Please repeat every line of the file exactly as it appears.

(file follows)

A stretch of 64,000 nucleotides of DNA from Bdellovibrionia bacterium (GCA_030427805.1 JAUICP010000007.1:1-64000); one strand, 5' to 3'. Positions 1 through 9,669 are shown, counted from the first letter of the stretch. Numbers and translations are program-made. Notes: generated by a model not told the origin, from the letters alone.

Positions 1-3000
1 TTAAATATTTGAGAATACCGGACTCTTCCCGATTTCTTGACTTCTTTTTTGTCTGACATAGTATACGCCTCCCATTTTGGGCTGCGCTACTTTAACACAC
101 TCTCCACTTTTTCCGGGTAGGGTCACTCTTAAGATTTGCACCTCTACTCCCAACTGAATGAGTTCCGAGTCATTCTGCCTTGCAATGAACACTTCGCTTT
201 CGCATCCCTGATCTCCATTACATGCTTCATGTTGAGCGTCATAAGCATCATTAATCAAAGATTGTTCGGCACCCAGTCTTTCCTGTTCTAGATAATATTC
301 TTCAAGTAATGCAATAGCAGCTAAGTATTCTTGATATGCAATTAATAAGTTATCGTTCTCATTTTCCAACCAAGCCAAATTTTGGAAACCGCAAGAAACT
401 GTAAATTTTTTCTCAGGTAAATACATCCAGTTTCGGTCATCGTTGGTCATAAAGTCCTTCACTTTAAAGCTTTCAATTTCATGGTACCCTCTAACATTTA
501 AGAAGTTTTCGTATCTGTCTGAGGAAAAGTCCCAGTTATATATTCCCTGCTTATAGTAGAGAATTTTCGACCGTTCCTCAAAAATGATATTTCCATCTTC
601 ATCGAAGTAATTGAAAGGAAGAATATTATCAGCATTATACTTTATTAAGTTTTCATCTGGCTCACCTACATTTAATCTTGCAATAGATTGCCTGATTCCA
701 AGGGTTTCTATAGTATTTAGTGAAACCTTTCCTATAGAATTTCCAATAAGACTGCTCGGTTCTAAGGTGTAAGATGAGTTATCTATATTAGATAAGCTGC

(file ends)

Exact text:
A stretch of 64,000 nucleotides of DNA from Bdellovibrionia bacterium (GCA_030427805.1 JAUICP010000007.1:1-64000); one strand, 5' to 3'. Positions 1 through 9,669 are shown, counted from the first letter of the stretch. Numbers and translations are program-made. Notes: generated by a model not told the origin, from the letters alone.

Positions 1-3000
1 TTAAATATTTGAGAATACCGGACTCTTCCCGATTTCTTGACTTCTTTTTTGTCTGACATAGTATACGCCTCCCATTTTGGGCTGCGCTACTTTAACACAC
101 TCTCCACTTTTTCCGGGTAGGGTCACTCTTAAGATTTGCACCTCTACTCCCAACTGAATGAGTTCCGAGTCATTCTGCCTTGCAATGAACACTTCGCTTT
201 CGCATCCCTGATCTCCATTACATGCTTCATGTTGAGCGTCATAAGCATCATTAATCAAAGATTGTTCGGCACCCAGTCTTTCCTGTTCTAGATAATATTC
301 TTCAAGTAATGCAATAGCAGCTAAGTATTCTTGATATGCAATTAATAAGTTATCGTTCTCATTTTCCAACCAAGCCAAATTTTGGAAACCGCAAGAAACT
401 GTAAATTTTTTCTCAGGTAAATACATCCAGTTTCGGTCATCGTTGGTCATAAAGTCCTTCACTTTAAAGCTTTCAATTTCATGGTACCCTCTAACATTTA
501 AGAAGTTTTCGTATCTGTCTGAGGAAAAGTCCCAGTTATATATTCCCTGCTTATAGTAGAGAATTTTCGACCGTTCCTCAAAAATGATATTTCCATCTTC
601 ATCGAAGTAATTGAAAGGAAGAATATTATCAGCATTATACTTTATTAAGTTTTCATCTGGCTCACCTACATTTAATCTTGCAATAGATTGCCTGATTCCA
701 AGGGTTTCTATAGTATTTAGTGAAACCTTTCCTATAGAATTTCCAATAAGACTGCTCGGTTCTAAGGTGTAAGATGAGTTATCTATATTAGATAAGCTGC